Import the file via ‘Data’ >> ‘Import Files …’. Browse to your XML file, be sure the file is checked and click ‘OK’.
Then rename the newly imported file in the Import Editor by right clicking it and choosing ‘Rename’.
Save the Map/Extension
Restart the Editor, else the new User Data won’t be available in the Data Editor.
Nevertheless how you import XML, the big advantage is you can easily and fast import much data by simply copy paste the XML instead of clicking through the UI dialogs. Imaging you have all your quest data in an Excel table. Importing one hundred of quests would require a lot of time by doing it via the Editor. A much faster way would be a simple script which converts your table into appropriate XML. Then just one copy and paste command and all of your quests are in your Map/Extension.
Instead of creating the ‘User Type’ via XML, i recommend to create its Fields and some sample data with the Editor. Then use the sample data as template and only fill it with further data. Especially when you use non-primitive types (i.e. Unit, Game Link, Model, etc.) create enough sample data so you know how they are encoded. The problem is that the Editor only uses strings, so references to other entities are saved as their IDs.
The root node of the XML file is ‘<Catalog></Catalog>’. Every ‘User Type’ is a ‘<CUser></CUser>’ child node. Its name is the attribute ‘id’.
The Fields and Instance are direct childs of the ‘<CUser>’ node. The Fields are each declared as ‘<Fields />’ nodes. For their ID the attribute ‘Id’ (caution: Capital I) is used. The type is encoded as string in the ‘Type’ attribute. The ‘Editor Column’, ‘Value Count’ and Flags are only declared if they differ from their default values.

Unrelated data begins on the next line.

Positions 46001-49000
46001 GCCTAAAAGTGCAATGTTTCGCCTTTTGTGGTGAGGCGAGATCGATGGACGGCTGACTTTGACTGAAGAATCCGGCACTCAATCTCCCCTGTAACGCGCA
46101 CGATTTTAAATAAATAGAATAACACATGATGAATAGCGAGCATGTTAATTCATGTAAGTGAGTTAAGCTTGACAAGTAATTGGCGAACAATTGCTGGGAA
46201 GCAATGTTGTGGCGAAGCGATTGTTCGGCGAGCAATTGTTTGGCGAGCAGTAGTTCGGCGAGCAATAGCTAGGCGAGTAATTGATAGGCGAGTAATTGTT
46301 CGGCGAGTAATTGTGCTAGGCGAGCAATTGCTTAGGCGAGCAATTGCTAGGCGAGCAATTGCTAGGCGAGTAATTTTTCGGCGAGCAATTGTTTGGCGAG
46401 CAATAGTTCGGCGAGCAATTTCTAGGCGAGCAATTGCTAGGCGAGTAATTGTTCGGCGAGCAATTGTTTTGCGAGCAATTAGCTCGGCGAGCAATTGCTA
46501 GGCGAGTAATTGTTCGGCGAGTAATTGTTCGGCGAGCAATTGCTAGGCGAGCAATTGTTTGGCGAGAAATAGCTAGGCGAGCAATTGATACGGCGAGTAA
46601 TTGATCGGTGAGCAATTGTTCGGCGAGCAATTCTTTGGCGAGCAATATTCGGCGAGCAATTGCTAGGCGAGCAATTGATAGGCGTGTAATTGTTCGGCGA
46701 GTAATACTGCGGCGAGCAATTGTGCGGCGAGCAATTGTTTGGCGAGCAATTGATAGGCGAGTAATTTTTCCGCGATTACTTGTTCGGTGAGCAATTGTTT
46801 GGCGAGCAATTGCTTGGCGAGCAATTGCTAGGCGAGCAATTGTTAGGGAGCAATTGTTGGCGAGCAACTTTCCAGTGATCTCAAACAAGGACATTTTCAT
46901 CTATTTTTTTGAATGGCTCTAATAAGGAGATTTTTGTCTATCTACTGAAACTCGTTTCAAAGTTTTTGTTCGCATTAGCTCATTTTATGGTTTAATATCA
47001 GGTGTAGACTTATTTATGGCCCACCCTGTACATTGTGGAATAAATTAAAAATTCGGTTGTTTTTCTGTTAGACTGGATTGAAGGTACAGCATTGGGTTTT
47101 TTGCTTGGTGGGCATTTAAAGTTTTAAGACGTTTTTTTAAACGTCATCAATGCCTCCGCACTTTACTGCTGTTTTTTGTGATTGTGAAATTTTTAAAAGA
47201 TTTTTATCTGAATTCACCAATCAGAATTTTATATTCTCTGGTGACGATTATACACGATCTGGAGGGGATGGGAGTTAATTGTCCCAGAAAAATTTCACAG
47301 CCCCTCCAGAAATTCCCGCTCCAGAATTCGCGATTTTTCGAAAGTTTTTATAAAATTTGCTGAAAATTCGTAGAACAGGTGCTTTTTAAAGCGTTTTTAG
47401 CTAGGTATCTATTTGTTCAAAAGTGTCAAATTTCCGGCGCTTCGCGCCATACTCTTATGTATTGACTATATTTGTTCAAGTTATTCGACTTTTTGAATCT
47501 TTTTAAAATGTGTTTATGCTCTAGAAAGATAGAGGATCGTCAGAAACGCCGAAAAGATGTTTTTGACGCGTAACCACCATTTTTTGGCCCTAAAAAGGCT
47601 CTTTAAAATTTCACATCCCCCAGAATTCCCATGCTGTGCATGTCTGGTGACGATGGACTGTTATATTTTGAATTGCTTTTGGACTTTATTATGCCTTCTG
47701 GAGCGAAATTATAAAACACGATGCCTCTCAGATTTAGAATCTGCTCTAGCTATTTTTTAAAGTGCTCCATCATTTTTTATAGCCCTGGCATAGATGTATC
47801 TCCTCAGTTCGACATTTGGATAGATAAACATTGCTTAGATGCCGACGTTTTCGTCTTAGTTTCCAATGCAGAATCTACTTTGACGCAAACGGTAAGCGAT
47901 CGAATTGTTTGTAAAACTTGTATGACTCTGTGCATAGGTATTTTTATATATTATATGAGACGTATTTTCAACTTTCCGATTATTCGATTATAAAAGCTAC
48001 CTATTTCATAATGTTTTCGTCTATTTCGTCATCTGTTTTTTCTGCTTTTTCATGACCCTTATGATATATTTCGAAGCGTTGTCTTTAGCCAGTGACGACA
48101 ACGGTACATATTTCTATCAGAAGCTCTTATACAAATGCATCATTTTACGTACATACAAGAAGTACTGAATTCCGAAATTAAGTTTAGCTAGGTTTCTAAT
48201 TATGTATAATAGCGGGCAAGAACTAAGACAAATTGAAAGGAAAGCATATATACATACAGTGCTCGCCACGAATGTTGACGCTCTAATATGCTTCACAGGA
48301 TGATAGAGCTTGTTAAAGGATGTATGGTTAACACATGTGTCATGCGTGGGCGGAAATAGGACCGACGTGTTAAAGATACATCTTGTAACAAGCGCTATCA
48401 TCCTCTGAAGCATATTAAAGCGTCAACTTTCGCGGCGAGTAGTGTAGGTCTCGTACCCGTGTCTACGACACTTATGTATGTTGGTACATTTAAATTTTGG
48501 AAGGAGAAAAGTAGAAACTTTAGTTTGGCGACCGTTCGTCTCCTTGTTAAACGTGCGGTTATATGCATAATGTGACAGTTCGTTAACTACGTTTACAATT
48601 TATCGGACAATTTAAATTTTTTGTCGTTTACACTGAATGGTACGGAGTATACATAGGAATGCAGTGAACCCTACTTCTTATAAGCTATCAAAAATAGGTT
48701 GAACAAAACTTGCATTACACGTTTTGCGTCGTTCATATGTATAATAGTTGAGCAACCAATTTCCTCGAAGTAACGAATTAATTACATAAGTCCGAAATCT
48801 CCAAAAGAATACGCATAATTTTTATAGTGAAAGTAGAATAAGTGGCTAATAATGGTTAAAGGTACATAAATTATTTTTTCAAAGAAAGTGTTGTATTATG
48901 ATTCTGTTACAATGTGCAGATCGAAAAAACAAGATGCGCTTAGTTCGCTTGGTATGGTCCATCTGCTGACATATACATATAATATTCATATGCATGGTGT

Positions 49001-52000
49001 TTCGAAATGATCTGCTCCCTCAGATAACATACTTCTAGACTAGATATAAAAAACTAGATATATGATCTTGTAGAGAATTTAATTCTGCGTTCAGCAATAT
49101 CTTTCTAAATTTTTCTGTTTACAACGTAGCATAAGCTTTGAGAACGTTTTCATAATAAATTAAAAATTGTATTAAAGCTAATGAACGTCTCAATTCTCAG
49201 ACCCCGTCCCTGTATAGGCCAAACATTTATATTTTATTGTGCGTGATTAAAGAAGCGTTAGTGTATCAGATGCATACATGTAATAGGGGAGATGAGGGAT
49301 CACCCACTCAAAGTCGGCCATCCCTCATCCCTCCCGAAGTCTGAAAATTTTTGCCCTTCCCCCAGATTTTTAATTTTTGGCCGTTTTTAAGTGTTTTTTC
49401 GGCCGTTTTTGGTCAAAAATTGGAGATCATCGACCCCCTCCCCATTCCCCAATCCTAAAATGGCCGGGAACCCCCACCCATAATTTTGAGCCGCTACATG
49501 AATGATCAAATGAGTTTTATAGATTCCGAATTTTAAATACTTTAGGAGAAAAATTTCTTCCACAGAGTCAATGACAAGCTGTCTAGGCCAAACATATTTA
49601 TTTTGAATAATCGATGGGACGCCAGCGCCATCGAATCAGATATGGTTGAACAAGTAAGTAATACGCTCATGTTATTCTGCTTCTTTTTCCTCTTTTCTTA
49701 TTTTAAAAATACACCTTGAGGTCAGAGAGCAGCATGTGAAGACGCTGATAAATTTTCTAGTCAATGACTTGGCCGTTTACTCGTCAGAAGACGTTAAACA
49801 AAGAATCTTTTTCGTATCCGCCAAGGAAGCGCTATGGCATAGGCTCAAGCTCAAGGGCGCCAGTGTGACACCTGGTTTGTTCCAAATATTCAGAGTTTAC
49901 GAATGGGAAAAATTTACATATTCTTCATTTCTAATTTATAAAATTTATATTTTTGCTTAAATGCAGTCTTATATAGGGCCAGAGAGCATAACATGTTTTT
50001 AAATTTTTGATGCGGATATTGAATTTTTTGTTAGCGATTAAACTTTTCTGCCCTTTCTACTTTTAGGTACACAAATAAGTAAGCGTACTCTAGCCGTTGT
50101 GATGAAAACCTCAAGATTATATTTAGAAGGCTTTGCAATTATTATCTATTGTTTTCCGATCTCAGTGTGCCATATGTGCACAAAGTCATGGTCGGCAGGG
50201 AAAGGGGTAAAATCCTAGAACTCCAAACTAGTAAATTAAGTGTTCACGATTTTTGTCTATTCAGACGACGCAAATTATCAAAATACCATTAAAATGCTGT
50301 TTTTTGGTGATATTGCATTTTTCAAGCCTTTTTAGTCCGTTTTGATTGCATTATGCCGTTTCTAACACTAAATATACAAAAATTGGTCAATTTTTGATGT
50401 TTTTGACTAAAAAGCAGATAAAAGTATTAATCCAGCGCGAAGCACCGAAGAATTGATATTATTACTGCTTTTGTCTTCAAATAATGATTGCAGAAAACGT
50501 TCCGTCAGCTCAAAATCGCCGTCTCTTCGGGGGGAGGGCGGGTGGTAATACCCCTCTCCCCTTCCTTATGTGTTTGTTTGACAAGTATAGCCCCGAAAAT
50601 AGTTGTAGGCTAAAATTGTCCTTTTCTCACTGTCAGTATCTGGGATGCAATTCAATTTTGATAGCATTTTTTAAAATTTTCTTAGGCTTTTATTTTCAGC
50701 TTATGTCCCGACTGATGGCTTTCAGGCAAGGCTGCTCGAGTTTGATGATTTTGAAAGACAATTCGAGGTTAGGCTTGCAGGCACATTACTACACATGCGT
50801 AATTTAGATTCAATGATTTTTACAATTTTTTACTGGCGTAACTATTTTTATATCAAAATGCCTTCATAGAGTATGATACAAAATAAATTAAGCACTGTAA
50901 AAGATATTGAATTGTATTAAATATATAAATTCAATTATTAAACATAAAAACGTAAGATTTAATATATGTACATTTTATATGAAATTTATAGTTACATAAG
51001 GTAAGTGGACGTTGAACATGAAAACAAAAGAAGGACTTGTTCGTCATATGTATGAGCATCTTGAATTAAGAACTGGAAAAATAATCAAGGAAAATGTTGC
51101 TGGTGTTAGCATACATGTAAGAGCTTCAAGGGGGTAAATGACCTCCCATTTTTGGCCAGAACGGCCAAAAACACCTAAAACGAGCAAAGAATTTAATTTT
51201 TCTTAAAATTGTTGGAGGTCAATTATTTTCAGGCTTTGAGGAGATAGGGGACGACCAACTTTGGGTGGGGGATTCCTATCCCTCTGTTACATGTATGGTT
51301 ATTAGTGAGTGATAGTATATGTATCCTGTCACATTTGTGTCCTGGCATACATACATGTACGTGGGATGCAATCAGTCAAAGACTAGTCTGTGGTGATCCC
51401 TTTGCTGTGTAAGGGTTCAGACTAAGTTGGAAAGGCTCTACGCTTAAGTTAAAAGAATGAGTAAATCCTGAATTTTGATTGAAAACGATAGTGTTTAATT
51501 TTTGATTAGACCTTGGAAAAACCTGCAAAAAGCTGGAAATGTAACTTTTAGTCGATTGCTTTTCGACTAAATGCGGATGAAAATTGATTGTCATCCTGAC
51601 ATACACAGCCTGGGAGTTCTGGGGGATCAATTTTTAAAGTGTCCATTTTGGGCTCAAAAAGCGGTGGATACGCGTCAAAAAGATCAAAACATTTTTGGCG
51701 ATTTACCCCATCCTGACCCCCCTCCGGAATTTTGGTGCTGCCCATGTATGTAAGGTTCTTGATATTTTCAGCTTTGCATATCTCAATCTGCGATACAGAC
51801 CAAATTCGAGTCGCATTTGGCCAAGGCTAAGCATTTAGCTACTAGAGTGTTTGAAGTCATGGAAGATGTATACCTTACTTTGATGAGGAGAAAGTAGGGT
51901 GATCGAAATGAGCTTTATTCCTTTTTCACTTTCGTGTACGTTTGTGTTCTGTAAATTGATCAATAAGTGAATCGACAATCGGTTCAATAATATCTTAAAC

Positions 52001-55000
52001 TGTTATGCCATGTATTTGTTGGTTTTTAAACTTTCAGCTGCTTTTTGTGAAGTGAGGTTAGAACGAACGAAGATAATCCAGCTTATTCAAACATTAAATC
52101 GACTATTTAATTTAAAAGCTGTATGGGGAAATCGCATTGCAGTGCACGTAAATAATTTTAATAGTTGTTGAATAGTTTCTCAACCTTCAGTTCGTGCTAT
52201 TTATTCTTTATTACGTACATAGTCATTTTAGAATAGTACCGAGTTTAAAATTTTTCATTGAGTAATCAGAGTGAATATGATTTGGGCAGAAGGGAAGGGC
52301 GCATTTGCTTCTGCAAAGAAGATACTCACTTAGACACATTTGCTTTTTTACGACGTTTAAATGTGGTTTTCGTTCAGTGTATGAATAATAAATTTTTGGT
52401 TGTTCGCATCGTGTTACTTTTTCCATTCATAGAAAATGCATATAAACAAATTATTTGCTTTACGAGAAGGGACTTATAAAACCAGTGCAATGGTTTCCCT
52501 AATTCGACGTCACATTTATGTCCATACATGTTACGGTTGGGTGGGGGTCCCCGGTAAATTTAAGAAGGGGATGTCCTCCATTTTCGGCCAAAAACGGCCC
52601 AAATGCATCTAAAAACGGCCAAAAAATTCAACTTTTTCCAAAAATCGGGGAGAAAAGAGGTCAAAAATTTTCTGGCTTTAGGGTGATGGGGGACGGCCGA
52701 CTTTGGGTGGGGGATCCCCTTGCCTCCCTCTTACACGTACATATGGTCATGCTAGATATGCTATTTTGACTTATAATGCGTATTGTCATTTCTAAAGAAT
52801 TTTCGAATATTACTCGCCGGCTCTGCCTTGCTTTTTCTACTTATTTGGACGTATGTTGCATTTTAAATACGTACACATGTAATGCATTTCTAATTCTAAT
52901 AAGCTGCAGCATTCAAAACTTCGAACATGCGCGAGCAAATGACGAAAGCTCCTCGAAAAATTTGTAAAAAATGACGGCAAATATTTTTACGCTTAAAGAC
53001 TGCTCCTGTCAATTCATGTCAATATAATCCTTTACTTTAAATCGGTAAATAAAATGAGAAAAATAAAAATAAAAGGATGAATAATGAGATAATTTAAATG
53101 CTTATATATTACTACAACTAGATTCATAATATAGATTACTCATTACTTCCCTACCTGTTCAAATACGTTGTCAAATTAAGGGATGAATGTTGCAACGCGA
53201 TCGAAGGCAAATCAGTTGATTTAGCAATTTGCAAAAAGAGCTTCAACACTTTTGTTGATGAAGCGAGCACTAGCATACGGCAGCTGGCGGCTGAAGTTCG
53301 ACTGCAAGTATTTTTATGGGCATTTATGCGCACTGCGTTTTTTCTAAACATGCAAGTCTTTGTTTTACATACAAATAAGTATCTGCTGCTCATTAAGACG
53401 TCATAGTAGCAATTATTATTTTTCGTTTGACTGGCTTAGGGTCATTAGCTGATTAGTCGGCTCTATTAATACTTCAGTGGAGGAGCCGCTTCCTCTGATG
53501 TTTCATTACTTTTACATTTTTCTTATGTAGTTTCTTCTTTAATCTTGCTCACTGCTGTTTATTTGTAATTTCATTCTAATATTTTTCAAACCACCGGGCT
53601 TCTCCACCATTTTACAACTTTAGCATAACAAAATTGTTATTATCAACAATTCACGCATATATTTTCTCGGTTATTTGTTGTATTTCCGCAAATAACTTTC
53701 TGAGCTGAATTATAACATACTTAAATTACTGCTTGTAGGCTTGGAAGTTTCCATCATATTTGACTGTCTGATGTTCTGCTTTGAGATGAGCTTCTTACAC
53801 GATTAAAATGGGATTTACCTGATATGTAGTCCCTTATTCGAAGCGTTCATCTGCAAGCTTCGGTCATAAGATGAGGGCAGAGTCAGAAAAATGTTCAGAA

After the Field nodes the first Instance node is the ‘[Default]’ Instance. If you haven’t changed any of its values the tag will be an empty one. Instances are declared through the ‘<Instance></Instance>’ tag. Their only attribute is ‘Id’ which is their string identifier. The index is their order inside the XML file. So the second ‘<Instance></Instance>’ node will have the index one, the second one index two and so on.
Their values are stored in a rather counter-intuitive way. Each value is declared as a type node, i.e. ‘<Fixed></Fixed>’ for Reals, ‘<Int></Int>’ for Integers and so on. Their value is stored as an attribute named after their type. The reference to which Field this value belongs to is then declared as a ‘<Field />’ child node. The ‘<Field />’ node’s ‘Id’ attribute refers to the Field identifier. If a Field has more than one value (‘Value Count’ higher than one) the ‘<Field />’ node has an additional ‘Index’ attribute, except for the first value node. The ‘Index’ value starts at one.
As you can see in the Image above about the example data in XML, the first value entity for the Field ‘ArrayOfReal’ of each Instance does not have an ‘Index’ attribute, but the second and third one does.
‘User Data’ is a nice way to store you Map/Extension Data, especially if the data comes from an external source. I hope this article gives you an understanding on how to use it. If you have any questions regarding ‘User Data’, feedback to this article or any other concern, please let me know and feel free to leave a comment.